The Creator of Marvel's Iron Fist Doesn't Care About 'Cultural Appropriation and Crap Like That'
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Netflix's "Iron Fist" has its fair share of critics, both for the disappointing quality of the latest Marvel series and the fact that its protagonist is a white man trained in vaguely Asian martial arts, but the superhero's creator doesn't care about "cultural appropriation and crap like that."

"It looked like a pretty good adaptation," former Marvel Comics staff writer and editor-in-chief Roy Thomas told Inverse. "Although, then, of course, people began making me aware of the fact that some people are complaining — as I think they have over the years — about cultural appropriation and crap like that, which just makes me furious."

Unlike other Hollywood whitewashing controversies, usually sparked by a white actor portraying or replacing a character of another ethnicity, Marvel's Iron First -- a.k.a. a rich New York heir named Danny Rand -- was always white and Thomas he has no regrets.

"I have so little patience for some of the feelings that some people have," Thomas said. "I mean, I understand where it’s coming from. You know, cultural appropriation, my god. It’s just an adventure story. Don’t these people have something better to do than to worry about the fact that Iron Fist isn’t Oriental, or whatever word? I know Oriental isn’t the right word now, either."

"He was a character for a comic book at a different time. It’s very easy to second-guess anything," he continued. "You can argue about Tarzan, you can argue about almost any character who came up then is bound to be not quite PC by some later standard or other. Okay, so you can make some adjustments. If they wanted to kill off white Iron Fist and come up with one who wasn’t Caucasian, that wouldn’t have bothered me, but neither am I ashamed for having made up one who was. He wasn’t intended to stand for any race. He was just a man who was indoctrinated into a certain thing."

Thomas argued the character isn't "racist or degrading to a sex or race" and explained his rationale for making the superhero a white man. "It’s all about a fictitious race, a fictitious place like a Shangri-La, and one person who happens to be its emissary," he said. "There’s no reason why he can’t be Caucasian."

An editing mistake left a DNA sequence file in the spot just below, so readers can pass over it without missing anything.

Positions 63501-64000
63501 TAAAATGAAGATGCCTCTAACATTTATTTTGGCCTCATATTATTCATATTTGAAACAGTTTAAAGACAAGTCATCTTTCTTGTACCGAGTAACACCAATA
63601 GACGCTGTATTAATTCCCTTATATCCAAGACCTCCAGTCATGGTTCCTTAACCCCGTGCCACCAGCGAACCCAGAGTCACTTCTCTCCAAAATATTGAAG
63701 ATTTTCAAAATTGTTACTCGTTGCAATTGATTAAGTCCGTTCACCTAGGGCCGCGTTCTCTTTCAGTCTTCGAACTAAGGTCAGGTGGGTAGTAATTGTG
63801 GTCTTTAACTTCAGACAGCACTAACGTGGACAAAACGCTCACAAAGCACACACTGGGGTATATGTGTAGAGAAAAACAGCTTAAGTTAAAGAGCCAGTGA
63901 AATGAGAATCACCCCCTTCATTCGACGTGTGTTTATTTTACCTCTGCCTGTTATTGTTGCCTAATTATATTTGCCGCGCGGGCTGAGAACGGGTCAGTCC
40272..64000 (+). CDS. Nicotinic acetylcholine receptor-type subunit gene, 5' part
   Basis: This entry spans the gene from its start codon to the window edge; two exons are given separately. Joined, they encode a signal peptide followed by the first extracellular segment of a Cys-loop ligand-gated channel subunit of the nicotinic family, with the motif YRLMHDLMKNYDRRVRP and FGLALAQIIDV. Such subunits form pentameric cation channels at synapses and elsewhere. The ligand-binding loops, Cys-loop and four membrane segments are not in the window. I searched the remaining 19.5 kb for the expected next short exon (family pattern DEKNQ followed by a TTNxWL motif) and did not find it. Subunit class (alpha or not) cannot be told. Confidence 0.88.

Thomas added he doesn't "have much sympathy at all to trigger warnings or any of that crap," but he "would have been fine" if Marvel decided to make the character Asian to begin with before Iron Fist made his comic book debut in 1974.

"I wouldn’t have cared," he said. "I didn’t consider myself the safeguard of some kind of Caucasian literary standard or anything like that. But I would have found it easier to write about a Caucasian, so that’s one reason I probably did it. If somebody had suggested, 'You want to make it so he’s Asian?' Well, we could have done that too."

For Thomas, he finds being creative more constructive than being a critic, and urged those who are unhappy with portrayals of superheroes to go make their own.

"I just think some people have too much time on their hands, I guess," he said. "They have an infinite capacity for righteous indignation. By and large, that tends to be misplaced quite often because if you’re becoming all upset over things that are just stories, and if you don’t like it, instead of trying to change somebody else’s story, go out and make up your own character and do a good job of it. That’s just fine, but why waste time trying to run down other people’s characters simply because they weren’t created with your standards in mind?"

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